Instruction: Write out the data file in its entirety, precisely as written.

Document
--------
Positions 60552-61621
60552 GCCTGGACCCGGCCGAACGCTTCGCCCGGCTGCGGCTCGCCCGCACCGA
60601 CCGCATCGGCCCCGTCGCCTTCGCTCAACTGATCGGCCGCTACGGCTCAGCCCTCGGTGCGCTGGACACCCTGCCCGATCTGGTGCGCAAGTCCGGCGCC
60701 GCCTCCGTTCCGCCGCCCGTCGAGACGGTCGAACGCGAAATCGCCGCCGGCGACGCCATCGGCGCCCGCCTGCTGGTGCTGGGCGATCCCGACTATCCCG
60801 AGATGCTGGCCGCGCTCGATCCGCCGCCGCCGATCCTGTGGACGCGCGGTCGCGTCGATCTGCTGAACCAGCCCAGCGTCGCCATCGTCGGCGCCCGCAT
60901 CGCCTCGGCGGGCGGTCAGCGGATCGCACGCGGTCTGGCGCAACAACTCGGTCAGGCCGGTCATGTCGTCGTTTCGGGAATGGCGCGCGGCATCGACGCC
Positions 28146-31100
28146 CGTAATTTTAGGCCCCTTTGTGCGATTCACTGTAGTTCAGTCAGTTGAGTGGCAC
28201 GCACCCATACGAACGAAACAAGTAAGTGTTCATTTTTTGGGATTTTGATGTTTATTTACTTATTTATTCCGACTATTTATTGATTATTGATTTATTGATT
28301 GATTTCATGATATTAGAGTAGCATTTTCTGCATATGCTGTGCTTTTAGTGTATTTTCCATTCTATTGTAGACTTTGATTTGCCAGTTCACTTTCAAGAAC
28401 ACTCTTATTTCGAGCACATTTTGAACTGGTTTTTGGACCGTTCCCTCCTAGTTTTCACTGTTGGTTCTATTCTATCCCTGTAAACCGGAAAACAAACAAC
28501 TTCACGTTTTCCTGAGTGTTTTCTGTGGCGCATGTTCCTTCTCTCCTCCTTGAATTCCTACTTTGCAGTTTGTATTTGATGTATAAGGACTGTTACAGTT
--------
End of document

Positions 60552-61621
60552 GCCTGGACCCGGCCGAACGCTTCGCCCGGCTGCGGCTCGCCCGCACCGA
60601 CCGCATCGGCCCCGTCGCCTTCGCTCAACTGATCGGCCGCTACGGCTCAGCCCTCGGTGCGCTGGACACCCTGCCCGATCTGGTGCGCAAGTCCGGCGCC
60701 GCCTCCGTTCCGCCGCCCGTCGAGACGGTCGAACGCGAAATCGCCGCCGGCGACGCCATCGGCGCCCGCCTGCTGGTGCTGGGCGATCCCGACTATCCCG
60801 AGATGCTGGCCGCGCTCGATCCGCCGCCGCCGATCCTGTGGACGCGCGGTCGCGTCGATCTGCTGAACCAGCCCAGCGTCGCCATCGTCGGCGCCCGCAT
60901 CGCCTCGGCGGGCGGTCAGCGGATCGCACGCGGTCTGGCGCAACAACTCGGTCAGGCCGGTCATGTCGTCGTTTCGGGAATGGCGCGCGGCATCGACGCC
Positions 28146-31100
28146 CGTAATTTTAGGCCCCTTTGTGCGATTCACTGTAGTTCAGTCAGTTGAGTGGCAC
28201 GCACCCATACGAACGAAACAAGTAAGTGTTCATTTTTTGGGATTTTGATGTTTATTTACTTATTTATTCCGACTATTTATTGATTATTGATTTATTGATT
28301 GATTTCATGATATTAGAGTAGCATTTTCTGCATATGCTGTGCTTTTAGTGTATTTTCCATTCTATTGTAGACTTTGATTTGCCAGTTCACTTTCAAGAAC
28401 ACTCTTATTTCGAGCACATTTTGAACTGGTTTTTGGACCGTTCCCTCCTAGTTTTCACTGTTGGTTCTATTCTATCCCTGTAAACCGGAAAACAAACAAC
28501 TTCACGTTTTCCTGAGTGTTTTCTGTGGCGCATGTTCCTTCTCTCCTCCTTGAATTCCTACTTTGCAGTTTGTATTTGATGTATAAGGACTGTTACAGTT